KUALA LUMPUR: Was the sell-off in Tenaga Nasional Bhd’s (TNB) shares last week overdone?
The heavyweight blue chip slid to a three-year low last Thursday after its largest shareholder Khazanah Nasional Bhd placed out 85 million shares in the company at below market price.
The 1.5% stake was sold at RM12.33 per share, or RM1.05 billion in total, which was at a 2% or 25 sen discount to the closing price of RM12.58 the day before. Khazanah still owns 27.27% of TNB after the placement.
Share placements at a discounted price are not rare, especially for such a high-value transaction. Still, it did not go down well with the market. TNB’s share price lost ground, and the blue chip sank below the placement price once the news broke.
The utility stock plunged 5.09% to its intraday low of RM11.94 last Thursday. The sharp fall dragged down the FBM KLCI to a more than two-year low that day.
Noting that a discount is normal for such a sizeable share placement, some analysts said the discounted price does not necessarily reflect the fair valuation of the company.
A local fund manager said the news might have given a good excuse to short-sell the utility stock, which may explain the temporary selldown.
Indeed, TNB’s share price rebounded to RM12.28, it was the third-biggest gainer, in terms of value, on Bursa Malaysia last Friday. Still, the share price is lower than Khazanah’s placement price.
All said, it is worth noting that TNB’s share price has been on the decline since October (the month when it released the third-quarter earnings), after it bounced back from the post-14th general election selldown across the board.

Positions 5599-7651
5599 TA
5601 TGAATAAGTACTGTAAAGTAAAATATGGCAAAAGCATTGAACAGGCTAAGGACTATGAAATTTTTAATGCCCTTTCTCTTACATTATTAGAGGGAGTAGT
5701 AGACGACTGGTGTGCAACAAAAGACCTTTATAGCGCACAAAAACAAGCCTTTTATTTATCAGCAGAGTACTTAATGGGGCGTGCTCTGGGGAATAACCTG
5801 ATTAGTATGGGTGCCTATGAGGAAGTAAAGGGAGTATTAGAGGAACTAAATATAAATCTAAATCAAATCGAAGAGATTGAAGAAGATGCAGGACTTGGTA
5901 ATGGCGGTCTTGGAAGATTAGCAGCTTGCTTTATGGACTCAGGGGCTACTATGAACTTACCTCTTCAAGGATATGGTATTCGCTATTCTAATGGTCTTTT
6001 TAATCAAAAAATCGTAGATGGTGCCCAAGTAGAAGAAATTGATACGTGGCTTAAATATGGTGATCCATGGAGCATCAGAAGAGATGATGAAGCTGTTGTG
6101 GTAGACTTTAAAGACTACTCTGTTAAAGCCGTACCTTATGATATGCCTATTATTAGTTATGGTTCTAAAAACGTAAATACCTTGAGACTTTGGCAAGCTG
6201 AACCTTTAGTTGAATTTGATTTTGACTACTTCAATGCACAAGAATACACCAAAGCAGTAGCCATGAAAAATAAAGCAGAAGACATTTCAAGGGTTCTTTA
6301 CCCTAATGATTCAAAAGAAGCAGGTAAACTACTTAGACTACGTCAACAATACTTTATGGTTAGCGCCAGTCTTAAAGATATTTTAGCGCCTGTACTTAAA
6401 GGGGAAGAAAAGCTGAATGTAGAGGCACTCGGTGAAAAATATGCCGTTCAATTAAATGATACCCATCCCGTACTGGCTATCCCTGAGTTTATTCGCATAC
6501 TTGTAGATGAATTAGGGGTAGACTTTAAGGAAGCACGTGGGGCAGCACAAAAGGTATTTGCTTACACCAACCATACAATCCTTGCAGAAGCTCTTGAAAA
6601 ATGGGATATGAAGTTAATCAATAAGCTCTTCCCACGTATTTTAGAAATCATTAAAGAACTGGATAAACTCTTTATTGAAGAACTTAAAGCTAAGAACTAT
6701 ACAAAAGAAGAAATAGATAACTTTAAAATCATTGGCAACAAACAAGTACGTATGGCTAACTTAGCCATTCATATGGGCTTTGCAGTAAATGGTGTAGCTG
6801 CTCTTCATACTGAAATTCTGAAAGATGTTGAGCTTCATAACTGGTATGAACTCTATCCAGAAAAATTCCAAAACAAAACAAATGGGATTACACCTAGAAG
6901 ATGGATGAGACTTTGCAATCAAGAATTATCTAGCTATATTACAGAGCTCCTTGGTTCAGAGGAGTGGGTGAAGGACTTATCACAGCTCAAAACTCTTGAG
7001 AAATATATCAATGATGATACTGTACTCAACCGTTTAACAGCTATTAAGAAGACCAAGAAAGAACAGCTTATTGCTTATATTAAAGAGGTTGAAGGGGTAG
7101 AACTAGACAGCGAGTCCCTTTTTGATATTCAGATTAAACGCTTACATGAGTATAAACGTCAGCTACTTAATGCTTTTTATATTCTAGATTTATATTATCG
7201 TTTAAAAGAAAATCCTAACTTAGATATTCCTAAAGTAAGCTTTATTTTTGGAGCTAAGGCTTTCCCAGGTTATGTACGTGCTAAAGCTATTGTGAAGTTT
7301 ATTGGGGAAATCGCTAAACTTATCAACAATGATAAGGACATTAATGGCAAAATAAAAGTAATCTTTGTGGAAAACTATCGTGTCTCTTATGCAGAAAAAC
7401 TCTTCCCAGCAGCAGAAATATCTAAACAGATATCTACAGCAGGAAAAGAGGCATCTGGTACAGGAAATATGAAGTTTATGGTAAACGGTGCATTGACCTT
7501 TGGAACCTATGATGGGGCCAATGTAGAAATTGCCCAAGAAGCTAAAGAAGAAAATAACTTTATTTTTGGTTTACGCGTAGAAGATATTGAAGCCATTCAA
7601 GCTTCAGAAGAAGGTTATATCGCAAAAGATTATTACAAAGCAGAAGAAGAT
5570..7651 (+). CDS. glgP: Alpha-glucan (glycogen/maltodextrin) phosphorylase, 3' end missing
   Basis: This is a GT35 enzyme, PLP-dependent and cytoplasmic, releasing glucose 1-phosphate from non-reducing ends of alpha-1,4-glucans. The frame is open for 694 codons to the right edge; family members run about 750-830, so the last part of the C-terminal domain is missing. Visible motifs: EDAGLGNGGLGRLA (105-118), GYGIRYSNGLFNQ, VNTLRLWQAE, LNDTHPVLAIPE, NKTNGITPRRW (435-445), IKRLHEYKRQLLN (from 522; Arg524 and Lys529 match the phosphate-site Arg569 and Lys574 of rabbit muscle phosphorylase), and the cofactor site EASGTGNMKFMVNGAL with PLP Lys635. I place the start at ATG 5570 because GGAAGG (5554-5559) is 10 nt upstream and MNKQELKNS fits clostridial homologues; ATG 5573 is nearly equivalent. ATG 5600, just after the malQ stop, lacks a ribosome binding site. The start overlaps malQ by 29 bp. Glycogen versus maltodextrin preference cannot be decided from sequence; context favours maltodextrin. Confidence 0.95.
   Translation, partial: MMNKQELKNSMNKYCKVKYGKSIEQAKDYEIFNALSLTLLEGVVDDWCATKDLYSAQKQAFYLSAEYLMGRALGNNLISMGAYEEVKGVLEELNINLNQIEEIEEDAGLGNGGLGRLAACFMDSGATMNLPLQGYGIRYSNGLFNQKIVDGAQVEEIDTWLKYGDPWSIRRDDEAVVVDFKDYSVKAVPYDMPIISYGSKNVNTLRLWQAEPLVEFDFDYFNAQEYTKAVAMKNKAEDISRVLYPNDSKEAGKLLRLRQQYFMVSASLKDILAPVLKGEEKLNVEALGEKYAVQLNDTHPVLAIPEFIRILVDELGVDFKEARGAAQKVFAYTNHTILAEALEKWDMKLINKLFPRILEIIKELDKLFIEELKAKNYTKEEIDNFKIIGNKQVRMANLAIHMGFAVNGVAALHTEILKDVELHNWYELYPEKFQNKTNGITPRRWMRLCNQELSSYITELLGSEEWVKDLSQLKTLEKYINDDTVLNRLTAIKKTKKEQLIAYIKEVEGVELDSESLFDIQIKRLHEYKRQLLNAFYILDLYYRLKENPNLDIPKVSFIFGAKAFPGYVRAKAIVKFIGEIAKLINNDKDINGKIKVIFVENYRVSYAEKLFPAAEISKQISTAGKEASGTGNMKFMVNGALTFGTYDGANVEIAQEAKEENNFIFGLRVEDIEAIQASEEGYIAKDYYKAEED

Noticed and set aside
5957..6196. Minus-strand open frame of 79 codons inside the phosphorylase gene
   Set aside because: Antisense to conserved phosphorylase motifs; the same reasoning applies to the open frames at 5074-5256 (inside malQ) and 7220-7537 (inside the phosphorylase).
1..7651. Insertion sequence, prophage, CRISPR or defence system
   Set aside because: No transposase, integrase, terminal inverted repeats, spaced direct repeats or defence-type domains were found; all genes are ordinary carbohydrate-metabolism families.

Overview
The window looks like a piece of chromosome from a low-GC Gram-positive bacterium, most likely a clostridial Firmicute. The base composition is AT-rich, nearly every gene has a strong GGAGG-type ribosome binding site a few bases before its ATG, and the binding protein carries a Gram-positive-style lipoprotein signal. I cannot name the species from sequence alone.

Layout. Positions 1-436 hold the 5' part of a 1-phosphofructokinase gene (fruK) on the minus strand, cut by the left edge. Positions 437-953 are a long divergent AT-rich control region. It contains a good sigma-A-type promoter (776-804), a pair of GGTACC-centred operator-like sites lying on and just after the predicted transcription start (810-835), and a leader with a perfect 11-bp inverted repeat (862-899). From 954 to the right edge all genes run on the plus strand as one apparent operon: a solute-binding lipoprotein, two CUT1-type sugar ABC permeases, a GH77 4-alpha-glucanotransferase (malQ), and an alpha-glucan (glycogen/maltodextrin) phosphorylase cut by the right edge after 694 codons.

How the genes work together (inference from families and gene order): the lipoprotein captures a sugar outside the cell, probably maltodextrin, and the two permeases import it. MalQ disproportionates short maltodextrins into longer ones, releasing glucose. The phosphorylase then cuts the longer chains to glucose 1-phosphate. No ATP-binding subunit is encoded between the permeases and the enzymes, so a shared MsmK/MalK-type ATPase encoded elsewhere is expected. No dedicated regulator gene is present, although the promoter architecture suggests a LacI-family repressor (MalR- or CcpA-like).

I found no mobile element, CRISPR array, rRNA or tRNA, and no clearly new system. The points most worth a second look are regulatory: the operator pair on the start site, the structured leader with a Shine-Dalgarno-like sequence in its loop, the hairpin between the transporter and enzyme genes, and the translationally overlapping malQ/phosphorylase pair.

Khazanah’s rationale for the placement aside, the wide disparity in the utility group’s valuations among analysts reflects the cautious sentiment.
Some investment analysts have pegged the target price (TP) lower since the release of its annual earnings for the financial year ended Dec 31, 2018 (FY18) compared with six months ago. The lowest fair value is at RM10.70 while the highest is at RM16. The average TP among 20 analysts is at RM13.05. Year to date, the counter has retreated by 9.71% compared with a 3.57% decline in the KLCI.
TNB’s lower returns under the 2018-2020 Regulatory Period (RP2), such as revenue cap policy and lower internal rate of return of 7.3% from 7.5% in RP1 2014-2017, are expected to have already been factored in.
So what is the other concern, apart from share overhang as Khazanah may sell down more eventually? Industry reforms that may finally take place.
In an interview with The Edge Malaysia weekly last year, Energy, Science, Technology, Environment and Climate Change Minister Yeo Bee Yin, who has cancelled several power plant projects that were awarded through direct negotiation, commented that there should be more competition in the power sector, in which TNB practically holds a monopoly in both the transmission and distribution segments.